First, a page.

Employment changes by industry in January 2011
February 08, 2011
Total nonfarm payroll employment changed little in January (+36,000). Manufacturing and retail trade added jobs over the month, while employment declined in construction and in transportation and warehousing.
In January, manufacturing added 49,000 jobs. Over the month, job gains occurred in durable goods, including motor vehicles and parts (+20,000), fabricated metal products (+13,000), machinery (+10,000), and computer and electronic products (+5,000).
Employment in retail trade rose by 28,000 in January, after changing little in December. Retail trade has added 123,000 jobs since its recent low point in December 2009.
Employment in health care (part of education and health services) continued to trend up over the month (+11,000).
In January, construction employment declined by 32,000. Within construction, there were job losses among nonresidential specialty trade contractors (−22,000) and in construction of buildings (−10,000).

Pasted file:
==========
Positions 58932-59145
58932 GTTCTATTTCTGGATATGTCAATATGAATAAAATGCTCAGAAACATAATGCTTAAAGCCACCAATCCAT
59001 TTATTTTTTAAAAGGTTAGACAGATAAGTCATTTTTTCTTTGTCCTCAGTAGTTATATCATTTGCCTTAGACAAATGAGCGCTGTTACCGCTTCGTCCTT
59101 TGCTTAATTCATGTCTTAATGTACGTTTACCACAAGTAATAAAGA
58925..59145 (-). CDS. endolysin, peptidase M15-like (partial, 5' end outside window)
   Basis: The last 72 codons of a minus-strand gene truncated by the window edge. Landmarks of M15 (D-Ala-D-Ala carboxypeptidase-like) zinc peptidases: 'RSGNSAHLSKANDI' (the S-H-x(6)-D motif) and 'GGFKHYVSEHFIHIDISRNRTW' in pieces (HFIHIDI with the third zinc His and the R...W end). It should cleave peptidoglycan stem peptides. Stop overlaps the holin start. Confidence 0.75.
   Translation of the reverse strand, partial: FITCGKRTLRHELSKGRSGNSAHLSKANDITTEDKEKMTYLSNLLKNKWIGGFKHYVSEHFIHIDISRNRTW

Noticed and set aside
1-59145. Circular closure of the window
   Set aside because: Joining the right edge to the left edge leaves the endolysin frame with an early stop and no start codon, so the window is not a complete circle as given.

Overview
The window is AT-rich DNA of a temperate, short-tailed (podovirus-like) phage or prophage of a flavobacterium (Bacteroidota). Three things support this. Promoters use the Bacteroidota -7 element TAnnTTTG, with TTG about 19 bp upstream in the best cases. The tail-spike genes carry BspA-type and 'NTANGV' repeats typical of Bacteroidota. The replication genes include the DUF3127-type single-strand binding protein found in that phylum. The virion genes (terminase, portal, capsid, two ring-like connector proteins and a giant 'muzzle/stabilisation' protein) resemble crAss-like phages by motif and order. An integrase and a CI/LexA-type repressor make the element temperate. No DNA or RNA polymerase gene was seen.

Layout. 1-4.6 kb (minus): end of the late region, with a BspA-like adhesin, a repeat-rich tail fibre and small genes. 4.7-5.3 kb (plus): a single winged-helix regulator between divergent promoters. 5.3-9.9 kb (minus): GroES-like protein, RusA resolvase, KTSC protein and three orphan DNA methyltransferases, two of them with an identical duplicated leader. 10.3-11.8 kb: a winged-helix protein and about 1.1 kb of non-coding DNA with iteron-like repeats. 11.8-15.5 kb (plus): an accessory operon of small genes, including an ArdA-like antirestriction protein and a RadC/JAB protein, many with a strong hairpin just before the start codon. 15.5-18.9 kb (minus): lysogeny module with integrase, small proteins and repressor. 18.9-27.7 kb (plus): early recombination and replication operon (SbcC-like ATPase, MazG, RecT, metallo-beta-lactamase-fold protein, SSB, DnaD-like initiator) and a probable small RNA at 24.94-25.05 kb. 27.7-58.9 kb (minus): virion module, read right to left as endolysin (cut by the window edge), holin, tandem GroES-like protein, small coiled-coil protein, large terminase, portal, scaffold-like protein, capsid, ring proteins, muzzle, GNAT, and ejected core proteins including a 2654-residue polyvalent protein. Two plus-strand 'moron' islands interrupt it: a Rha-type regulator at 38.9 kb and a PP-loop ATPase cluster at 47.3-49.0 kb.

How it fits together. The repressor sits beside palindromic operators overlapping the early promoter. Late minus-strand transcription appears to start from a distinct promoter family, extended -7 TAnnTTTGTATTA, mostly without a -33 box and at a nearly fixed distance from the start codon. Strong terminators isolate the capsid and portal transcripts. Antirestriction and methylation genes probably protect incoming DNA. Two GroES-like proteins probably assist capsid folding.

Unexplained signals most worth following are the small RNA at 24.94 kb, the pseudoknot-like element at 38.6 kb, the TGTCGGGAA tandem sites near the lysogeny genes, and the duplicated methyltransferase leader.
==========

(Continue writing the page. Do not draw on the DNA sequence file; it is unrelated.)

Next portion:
Transportation and warehousing employment fell by 38,000 in January, reflecting a sharp decline among couriers and messengers (−45,000).
Within professional and business services, employment in temporary help services was little changed in January (−11,000).
These employment data are from the Current Employment Statistics program and are seasonally adjusted. Data for the most recent two months are preliminary. To learn more, see "The Employment Situation – January 2010" (HTML) (PDF), news release USDL-11-0129.
Bureau of Labor Statistics, U.S. Department of Labor, The Economics Daily, Employment changes by industry in January 2011 on the Internet at http://www.bls.gov/opub/ted/2011/ted_20110208.htm (visited August 30, 2015).
Recent editions of Spotlight on Statistics
New estimates of personal taxes in Consumer Expenditure Survey
In 2013, the Consumer Expenditure Survey improved its personal tax data.
Trends in long-term unemployment
Long-term unemployment reached historically high levels following the recession of 2007–2009.
Housing: before, during, and after the Great Recession
looks at consumer expenditures on household items, employment in residential construction, prices for household items, and injuries in occupations involved in building and maintaining our homes.